Re: Announcement Draft v.003

From: Arthur Keller <arthur_at_kellers_dot_org>
Date: Thu Aug 07 2003 - 17:55:19 CDT

Need to add email contact info and a statement to say whether they
want to help or be kept informed. I can set up one or more email
boxes at if you want to filter such requests there.

Otherwise, fine with me.


At 2:51 PM -0700 8/7/03, Alan Dechert wrote:
>I made a few edits and additions. Please have a look. If there are no more
>comments, this will be sent out later today.
>Free Open Voting Machine? Silicon Valley Computer Scientists Team Up to
>Demonstrate One
>Scientists and engineers from the Silicon Valley have started a project
>aimed at developing a PC based voting machine they claim will be easier to
>use, more tamper-resistant, and cheaper than commercially available voting
>Computerized voting offers many advantages over traditional systems,
>- The ability to easily handle multiple languages,
>- Meeting the needs of voters with disabilities,
>- Eliminates problems such as overvoting and other voter intent issues.
>High quality refurbished PC's that are only one generation old exist in
>great abundance and have more than enough power to make great voting
>machines. More than 25 million such PCs are retired annually in the United
>States alone. Less than 10 percent of these discarded PCs would be needed
>for all the voting booths in the U.S.
>The concept has already been demonstrated in Australia where, in 2001, the
>Australian Capital Territory government commissioned the development of open
>source software to run on trailing-edge PCs set up in polling places as
>voting machines.
>The current open source software development project, known as EVM, includes
>participants from around the United States as well as a few developers from
>overseas. EVM will differ from the Australian system in several ways. Most
>importantly, the machine will include a printer from which a completed paper
>ballot will be produced. It will work with either a touch screen or a
>regular monitor and mouse.
>The project developer, Alan Dechert, got EVM going with help from Stanford
>computer scientist David Dill, who referred several people to him. Arthur
>Keller, a UC Santa Cruz computer science professor, recruited a former
>student of his, Adrianne Yu Wang of San Jose, to be the Project Lead. Along
>with Ed Cherlin of Cupertino and Jack Walther of Santa Cruz, they chose to
>use the Python computer language for development of the demonstration
>system. Douglas W. Jones, a University of Iowa computer science professor
>and world-renowned expert on voting technology, is taking a very active role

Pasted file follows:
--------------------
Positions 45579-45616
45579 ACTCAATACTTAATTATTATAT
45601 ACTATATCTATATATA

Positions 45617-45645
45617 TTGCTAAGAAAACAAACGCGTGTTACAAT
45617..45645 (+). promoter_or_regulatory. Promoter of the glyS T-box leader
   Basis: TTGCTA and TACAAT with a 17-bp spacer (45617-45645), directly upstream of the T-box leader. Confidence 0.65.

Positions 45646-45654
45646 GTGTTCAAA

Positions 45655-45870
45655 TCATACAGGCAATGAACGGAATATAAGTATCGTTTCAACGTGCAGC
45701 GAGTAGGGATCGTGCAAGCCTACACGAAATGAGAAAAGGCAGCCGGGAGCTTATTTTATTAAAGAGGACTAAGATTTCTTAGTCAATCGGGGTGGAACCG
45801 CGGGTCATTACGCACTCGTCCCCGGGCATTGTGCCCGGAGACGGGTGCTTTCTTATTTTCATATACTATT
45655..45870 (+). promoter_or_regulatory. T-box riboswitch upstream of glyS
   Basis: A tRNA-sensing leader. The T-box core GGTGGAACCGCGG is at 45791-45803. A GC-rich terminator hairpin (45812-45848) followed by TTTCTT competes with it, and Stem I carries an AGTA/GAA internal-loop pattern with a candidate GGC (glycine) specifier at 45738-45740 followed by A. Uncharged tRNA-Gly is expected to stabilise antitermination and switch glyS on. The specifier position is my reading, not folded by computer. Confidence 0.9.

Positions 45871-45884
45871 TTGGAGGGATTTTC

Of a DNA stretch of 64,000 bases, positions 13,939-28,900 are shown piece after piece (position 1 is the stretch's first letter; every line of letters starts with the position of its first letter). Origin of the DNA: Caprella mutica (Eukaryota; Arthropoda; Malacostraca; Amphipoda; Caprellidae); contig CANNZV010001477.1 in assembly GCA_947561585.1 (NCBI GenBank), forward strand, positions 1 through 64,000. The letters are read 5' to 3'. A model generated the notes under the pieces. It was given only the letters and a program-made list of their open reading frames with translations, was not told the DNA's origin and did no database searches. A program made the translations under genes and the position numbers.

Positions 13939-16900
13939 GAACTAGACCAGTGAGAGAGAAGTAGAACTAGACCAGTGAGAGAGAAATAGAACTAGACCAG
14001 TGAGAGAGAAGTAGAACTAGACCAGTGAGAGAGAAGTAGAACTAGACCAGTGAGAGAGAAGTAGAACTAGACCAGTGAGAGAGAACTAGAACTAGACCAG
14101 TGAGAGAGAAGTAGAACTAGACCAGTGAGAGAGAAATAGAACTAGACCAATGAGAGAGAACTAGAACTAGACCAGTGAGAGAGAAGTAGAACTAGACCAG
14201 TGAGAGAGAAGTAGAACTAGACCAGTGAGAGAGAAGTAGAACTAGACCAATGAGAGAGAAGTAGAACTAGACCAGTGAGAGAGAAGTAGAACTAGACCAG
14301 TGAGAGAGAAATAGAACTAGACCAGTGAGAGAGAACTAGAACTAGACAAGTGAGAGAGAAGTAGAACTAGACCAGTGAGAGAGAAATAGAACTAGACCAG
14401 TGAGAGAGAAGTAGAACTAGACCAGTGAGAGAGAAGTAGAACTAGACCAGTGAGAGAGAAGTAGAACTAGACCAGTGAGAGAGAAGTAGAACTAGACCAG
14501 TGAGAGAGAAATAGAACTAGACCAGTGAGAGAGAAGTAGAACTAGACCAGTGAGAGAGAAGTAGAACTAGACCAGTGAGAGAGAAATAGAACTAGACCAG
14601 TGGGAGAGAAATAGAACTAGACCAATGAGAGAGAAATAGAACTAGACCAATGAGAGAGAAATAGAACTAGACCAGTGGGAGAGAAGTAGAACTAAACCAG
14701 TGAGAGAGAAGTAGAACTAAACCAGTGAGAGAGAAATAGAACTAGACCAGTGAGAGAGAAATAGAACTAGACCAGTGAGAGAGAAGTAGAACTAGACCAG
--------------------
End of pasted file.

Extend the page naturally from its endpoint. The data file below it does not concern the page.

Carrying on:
>as advisor and mentor.
>Other volunteers include Dr. David Mertz of Massachusetts, a well-known
>writer on computer programming issues, who has also taken a very active
>role. Other key people include QA Lead Matt Shomphe of Los Angeles, and
>Lead Developer Anand Pillai of Bangalore, India. Van Lindberg (Utah), Skip
>Montanaro (Illinois), Dennis Paull (California), and Matteo Giacomazzi
>(Italy) are all contributing their expertise to the project.
>Jay Tefertiller, Ben Strednak, and Steve Gardner of ISIS Technology
>(Oklahoma City) are developing the non-proprietary hardware design, and
>working on establishing a trade association, tentatively called the "Open
>Voting Consortium," that will establish and maintain high standards for the
>open voting hardware.
>The EVM project is using the services offered at, the
>world's largest Open Source software development web site, to store source
>code and documentation, track issues, and manage the project. Developers
>want to demonstrate a voting system where all components are open for public
>inspection and debate. Consistent with this idea, all aspects of the
>development of the software are open to the public also. The direct URL for
>the project is at,
>The demonstration standalone voting machines will be set up at strategic
>locations, for example, in the Silicon Valley area and Sacramento. A web
>based version will also be available so that anyone with Internet access can
>try out the look and feel of the system.
>EVM project proponents hope that this successful demonstration project will
>lead to a very large well-funded academic study that will capitalize on
>other efforts to bring about a modern, reliable, affordable, uniform, and
>fully auditable voting system. While designed to be certified in the United
>States first, it will be built from the ground up as an international voting
>machine. The larger study will include not only the development of voting
>machine software, but all software necessary for election administration,
>and an Election Rules Database that will document all election rules in
>effect in all jurisdictions in the United States.
>More background information can be found here:
>The target for completion of the demonstration project is mid-October. If
>successful and fully funded, certified ready-to-use software could be
>available in about a year.
>Alan Dechert
>4700 Allegretto Way
>Granite Bay, CA 95746

Arthur M. Keller, Ph.D., 3881 Corina Way, Palo Alto, CA  94303-4507
tel +1(650)424-0202, fax +1(650)424-0424
= The content of this message, with the exception of any external 
= quotations under fair use, are released to the Public Domain    
Received on Sun Aug 31 23:17:03 2003

This archive was generated by hypermail 2.1.8 : Sun Aug 31 2003 - 23:17:17 CDT